8. I accomplished most of my daily goals/tasks and planned for tomorrow’s.
      9. I relaxed. A little. I should have maybe increased my relaxation to productive work ratio, as I probably should most days.
      10. I wrote. Yes, I am counting this blog. But as long as I am writing something every day, I’m cool with that.

Happy New Year, readers! Maybe the new habits you began today carry over throughout the year, and may any laundry you happened to do today not wash away your family. Blessings!

new-year-same-me

Happy Opposite Day! (My New Year’s Fail List)

new year resolution failsLooking for a tried-and-true recipe for failure? It’s simple — just make a New Year’s resolution. You are pretty much guaranteed to fail every time. The typical American pigs out on sweets during the holidays, then creates a guilt-induced list of promises that looks something like this:

I Hereby Resolve to:

1. Go on a diet and lose 15-20 lbs.
2. Exercise every day
3. Stop eating sugar and white flour

And of course, there is a great camaraderie throughout the month of January, as an army of well-intentioned men and women march in step together toward the gym, fill their pantries with brown rice and whole wheat bread, and guzzle water in place of soda.

“This year,” we swear, “things will be different.”

But then, just as the warm holiday glow begins to fade and cold, dreary February comes creeping in, the couch begins to look much friendlier than the treadmill, and we lose our resistance when faced with Valentine’s chocolates and heart-shaped cookies.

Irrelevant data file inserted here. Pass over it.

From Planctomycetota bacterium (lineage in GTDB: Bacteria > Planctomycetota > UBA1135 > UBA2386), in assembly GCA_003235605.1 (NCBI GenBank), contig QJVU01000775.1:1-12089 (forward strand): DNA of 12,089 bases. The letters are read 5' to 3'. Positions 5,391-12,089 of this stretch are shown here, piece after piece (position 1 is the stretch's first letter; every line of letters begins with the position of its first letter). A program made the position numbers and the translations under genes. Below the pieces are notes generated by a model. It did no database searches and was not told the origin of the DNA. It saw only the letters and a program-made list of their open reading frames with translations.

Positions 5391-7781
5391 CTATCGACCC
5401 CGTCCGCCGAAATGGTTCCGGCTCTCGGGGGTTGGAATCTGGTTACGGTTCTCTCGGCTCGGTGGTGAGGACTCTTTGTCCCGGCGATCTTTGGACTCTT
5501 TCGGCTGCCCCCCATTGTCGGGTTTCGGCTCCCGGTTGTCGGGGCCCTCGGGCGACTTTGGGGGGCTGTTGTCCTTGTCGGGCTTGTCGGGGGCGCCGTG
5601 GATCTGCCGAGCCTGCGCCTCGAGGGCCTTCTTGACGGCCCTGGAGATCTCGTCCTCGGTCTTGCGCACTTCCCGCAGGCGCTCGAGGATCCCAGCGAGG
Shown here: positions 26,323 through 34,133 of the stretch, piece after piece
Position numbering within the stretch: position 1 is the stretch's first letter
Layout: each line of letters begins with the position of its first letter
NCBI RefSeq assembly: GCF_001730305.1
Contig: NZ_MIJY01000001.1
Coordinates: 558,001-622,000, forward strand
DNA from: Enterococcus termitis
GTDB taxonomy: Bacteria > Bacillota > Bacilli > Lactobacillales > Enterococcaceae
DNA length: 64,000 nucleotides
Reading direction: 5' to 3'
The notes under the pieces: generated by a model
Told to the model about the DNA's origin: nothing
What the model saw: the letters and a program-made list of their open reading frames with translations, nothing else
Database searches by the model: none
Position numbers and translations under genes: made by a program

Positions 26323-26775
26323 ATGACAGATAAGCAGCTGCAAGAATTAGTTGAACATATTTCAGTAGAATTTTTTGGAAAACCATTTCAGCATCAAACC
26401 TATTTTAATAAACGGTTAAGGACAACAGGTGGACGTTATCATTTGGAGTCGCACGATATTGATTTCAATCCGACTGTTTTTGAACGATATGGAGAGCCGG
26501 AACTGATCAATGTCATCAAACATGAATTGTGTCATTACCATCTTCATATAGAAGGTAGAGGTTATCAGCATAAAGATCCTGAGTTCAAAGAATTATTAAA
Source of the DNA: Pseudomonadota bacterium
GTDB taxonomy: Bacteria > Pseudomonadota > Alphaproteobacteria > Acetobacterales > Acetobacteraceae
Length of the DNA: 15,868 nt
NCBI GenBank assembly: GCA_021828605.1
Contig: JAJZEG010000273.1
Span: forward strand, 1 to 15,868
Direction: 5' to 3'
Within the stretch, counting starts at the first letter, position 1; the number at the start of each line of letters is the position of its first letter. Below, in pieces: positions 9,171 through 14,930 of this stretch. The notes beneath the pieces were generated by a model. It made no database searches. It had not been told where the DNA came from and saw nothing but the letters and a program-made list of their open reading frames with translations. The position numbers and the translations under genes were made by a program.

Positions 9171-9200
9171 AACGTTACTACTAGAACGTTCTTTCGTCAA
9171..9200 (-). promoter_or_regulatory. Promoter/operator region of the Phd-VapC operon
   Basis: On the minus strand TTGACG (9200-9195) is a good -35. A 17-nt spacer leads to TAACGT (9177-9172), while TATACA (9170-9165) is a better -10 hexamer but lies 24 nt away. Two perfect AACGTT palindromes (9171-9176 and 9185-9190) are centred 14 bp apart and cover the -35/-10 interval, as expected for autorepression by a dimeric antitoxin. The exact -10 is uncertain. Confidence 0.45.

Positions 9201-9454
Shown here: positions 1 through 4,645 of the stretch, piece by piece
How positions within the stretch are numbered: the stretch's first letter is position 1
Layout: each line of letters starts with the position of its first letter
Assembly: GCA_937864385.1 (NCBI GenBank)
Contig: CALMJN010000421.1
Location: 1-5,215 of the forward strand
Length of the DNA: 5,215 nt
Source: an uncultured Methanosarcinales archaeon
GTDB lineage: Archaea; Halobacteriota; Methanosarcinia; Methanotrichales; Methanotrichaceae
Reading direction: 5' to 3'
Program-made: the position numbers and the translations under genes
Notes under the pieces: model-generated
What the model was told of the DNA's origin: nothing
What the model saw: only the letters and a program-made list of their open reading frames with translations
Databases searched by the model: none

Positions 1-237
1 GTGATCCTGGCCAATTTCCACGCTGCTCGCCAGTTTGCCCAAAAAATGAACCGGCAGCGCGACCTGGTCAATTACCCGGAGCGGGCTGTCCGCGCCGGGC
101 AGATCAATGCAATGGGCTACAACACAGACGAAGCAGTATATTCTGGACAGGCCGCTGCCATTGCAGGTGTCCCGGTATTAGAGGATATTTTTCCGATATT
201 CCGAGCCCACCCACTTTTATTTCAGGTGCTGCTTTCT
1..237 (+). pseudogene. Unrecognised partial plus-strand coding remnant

“Oh well,” we sigh as we return to old habits. “Maybe next year.”

spongebob-opposite-day

It’s Opposite Day!

Somehow, I think that we are going about things backwards. Maybe we should think of New Year’s Day as Opposite Day. The trick to success is to set ourselves up to fail. Okay, here is my attempt:

In 2013, I Hereby Resolve to:

1. Sit around on the couch streaming movies and TV shows instead of cleaning, or doing handicrafts, or something productive.

2. Shrug my shoulders at my messy house instead of attempting to get more organized (because I will not invite anyone over to see it anyway).

3. Eat whatever the hell I’m in the mood for and not count any calories, because life is short, and bacon is good.

4. Let my bicycle continue to collect dust in the garage. Drive everywhere and spend all our money on gas.

5. Keep writing stories and poems and publishing them for free instead of actively seeking to become a legitimately published author.

6. Be totally antisocial. Don’t call or text anyone, continue being shy and hardly speaking to anyone unless asked direct questions. Keep avoiding Facebook and being social on social networks (because loneliness is so much better).

There. Now surely, if I keep to this list, then I am guaranteed to succeed in every endeavor this new year. On the other hand, should I keep to tradition by failing in my resolutions, then score! This just may become a very happy new year indeed.